Submitted to: Encyclopedia of Soil Science
Publication Type: Review Article
Publication Acceptance Date: May 15, 2002
Publication Date: July 8, 2002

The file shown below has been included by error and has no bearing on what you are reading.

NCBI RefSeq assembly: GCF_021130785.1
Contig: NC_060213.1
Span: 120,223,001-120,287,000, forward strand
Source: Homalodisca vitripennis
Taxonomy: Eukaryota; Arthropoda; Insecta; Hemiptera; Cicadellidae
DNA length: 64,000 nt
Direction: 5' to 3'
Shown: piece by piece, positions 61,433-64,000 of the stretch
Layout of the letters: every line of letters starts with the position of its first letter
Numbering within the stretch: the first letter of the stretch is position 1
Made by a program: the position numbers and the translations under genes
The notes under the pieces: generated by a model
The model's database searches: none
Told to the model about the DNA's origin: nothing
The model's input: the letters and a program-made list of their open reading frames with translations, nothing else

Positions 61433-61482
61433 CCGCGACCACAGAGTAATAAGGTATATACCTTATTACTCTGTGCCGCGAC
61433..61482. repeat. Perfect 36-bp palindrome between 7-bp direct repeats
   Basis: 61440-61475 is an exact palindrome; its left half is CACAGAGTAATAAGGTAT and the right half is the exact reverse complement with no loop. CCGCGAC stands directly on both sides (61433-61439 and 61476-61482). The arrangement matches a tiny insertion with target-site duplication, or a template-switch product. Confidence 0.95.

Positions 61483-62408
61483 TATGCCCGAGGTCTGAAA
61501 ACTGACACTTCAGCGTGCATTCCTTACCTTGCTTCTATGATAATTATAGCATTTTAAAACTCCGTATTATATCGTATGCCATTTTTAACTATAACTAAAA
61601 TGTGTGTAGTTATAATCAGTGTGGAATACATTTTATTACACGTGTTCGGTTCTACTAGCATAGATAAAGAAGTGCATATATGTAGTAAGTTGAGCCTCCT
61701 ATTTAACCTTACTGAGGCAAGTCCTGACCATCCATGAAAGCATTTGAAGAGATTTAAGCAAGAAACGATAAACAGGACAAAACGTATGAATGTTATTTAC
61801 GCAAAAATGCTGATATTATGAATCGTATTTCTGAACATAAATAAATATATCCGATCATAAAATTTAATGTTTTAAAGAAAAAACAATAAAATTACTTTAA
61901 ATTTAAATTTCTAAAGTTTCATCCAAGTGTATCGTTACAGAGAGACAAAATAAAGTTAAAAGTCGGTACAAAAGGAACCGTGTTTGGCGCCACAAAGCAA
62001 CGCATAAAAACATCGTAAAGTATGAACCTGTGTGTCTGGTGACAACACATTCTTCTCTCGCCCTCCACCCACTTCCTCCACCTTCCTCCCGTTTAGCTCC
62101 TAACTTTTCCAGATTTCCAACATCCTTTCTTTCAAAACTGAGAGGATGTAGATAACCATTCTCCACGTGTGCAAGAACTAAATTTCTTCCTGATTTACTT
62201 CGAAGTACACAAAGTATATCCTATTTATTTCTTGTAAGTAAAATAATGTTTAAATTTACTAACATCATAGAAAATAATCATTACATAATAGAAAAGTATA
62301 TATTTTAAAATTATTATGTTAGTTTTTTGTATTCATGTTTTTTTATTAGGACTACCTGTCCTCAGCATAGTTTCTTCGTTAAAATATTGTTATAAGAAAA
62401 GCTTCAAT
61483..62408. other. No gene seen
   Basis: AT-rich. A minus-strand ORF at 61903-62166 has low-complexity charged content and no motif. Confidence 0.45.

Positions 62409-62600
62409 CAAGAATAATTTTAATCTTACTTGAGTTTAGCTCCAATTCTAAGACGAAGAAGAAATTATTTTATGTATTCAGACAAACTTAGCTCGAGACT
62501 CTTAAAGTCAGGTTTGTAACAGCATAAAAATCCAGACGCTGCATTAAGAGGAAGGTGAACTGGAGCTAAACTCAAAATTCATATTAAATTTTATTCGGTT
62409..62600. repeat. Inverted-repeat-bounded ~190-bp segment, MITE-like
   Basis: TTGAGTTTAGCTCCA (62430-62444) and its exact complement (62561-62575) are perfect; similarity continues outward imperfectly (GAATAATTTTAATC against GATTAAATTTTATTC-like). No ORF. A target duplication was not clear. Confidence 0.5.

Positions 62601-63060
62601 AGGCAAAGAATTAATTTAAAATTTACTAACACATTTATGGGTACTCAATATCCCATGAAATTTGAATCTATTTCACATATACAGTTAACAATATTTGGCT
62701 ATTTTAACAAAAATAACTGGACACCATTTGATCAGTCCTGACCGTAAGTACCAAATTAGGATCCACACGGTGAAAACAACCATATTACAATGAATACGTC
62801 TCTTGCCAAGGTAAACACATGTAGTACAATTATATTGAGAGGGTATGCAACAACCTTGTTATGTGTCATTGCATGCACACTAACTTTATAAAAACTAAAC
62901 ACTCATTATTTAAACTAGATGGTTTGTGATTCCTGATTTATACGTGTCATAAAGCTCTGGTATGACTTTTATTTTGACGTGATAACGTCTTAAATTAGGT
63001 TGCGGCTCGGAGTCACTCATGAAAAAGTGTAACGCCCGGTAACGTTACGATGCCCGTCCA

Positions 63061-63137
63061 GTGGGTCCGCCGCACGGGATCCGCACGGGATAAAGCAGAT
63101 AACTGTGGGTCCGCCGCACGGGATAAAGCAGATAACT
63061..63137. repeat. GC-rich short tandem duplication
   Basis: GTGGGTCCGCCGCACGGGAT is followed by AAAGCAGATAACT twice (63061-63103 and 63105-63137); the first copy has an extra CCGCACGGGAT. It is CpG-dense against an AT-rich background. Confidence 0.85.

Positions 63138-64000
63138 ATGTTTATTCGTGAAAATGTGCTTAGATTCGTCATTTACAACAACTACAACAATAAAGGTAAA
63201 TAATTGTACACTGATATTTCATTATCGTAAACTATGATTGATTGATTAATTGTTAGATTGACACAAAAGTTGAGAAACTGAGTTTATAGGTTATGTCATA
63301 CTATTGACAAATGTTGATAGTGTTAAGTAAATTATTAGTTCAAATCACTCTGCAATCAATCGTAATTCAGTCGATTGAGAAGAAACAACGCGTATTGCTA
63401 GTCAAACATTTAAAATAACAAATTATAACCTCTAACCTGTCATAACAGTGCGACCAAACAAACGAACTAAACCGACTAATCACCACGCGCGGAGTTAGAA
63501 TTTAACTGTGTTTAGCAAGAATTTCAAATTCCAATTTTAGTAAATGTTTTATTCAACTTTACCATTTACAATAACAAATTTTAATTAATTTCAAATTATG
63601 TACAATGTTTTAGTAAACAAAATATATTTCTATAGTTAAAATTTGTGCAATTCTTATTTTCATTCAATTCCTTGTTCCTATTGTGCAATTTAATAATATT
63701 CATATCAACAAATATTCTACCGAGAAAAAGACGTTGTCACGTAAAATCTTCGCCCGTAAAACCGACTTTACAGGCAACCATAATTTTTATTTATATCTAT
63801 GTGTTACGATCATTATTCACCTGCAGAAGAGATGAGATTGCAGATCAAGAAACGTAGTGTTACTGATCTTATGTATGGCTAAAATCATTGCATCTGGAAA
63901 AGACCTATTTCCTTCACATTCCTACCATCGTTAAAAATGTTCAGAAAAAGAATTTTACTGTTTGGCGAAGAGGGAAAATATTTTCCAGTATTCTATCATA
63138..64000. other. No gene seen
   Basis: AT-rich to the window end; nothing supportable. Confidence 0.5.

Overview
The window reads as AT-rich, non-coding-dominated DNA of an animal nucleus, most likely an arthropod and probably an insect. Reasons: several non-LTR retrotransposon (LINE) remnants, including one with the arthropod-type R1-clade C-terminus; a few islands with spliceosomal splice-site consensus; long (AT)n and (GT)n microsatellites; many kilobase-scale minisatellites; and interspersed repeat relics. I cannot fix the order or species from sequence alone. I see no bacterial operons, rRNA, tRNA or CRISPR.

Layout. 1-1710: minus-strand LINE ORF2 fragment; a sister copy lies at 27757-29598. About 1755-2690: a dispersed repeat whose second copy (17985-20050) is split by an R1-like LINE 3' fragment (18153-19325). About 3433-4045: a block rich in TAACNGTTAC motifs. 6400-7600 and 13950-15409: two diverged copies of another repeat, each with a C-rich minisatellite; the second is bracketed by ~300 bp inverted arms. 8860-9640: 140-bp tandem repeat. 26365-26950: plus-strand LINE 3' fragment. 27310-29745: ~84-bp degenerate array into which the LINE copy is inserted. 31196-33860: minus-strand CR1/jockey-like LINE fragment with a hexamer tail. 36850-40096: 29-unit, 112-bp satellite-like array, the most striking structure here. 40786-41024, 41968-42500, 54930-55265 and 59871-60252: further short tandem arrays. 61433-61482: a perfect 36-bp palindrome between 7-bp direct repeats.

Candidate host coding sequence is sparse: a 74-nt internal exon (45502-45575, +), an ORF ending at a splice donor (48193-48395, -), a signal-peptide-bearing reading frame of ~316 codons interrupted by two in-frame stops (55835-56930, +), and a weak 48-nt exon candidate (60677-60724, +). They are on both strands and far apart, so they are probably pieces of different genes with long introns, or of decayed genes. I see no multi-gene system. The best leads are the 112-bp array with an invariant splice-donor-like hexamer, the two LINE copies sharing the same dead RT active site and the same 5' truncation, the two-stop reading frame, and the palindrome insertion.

Citation: FAUSEY, N.R. DRAINAGE, AERATION AND TRAFFICABILITY. LAL, R., EDITOR. MARCEL DEKKER, NEW YORK, NY. ENCYCLOPEDIA OF SOIL SCIENCE. 2002. P. 361-363. Technical Abstract: Soil drainage is a natural process by which water moves through and out of the soil as a result of the force of gravity. This natural process provides the water that supports seeps, springs, stream baseflow, and aquifer recharge. As water leaves the soil air moves into the space previously occupied by the water. This process is called aeration. Soil aeration is vital for plant roots and many beneficial organisms that live in the soil and require oxygen for respiration. As the proportion of water and air in the soil changes as a result of drainage, the ability of the soil to provide support and traction for animals and vehicles (trafficability) is altered because the strength of the soil changes with water content. The natural drainage of the soil can be accelerated by the use of surface and subsurface drainage practices. Surface drainage diverts excess water from the soil surface directly to streams, thereby reducing the amount of water that will move into and possibly through the soil. Subsurface drainage, provided by ditches and drain pipes collects and diverts water from within the soil directly to streams. Drainage plays an important role in managing the relative amounts of air and water that are present in the soil.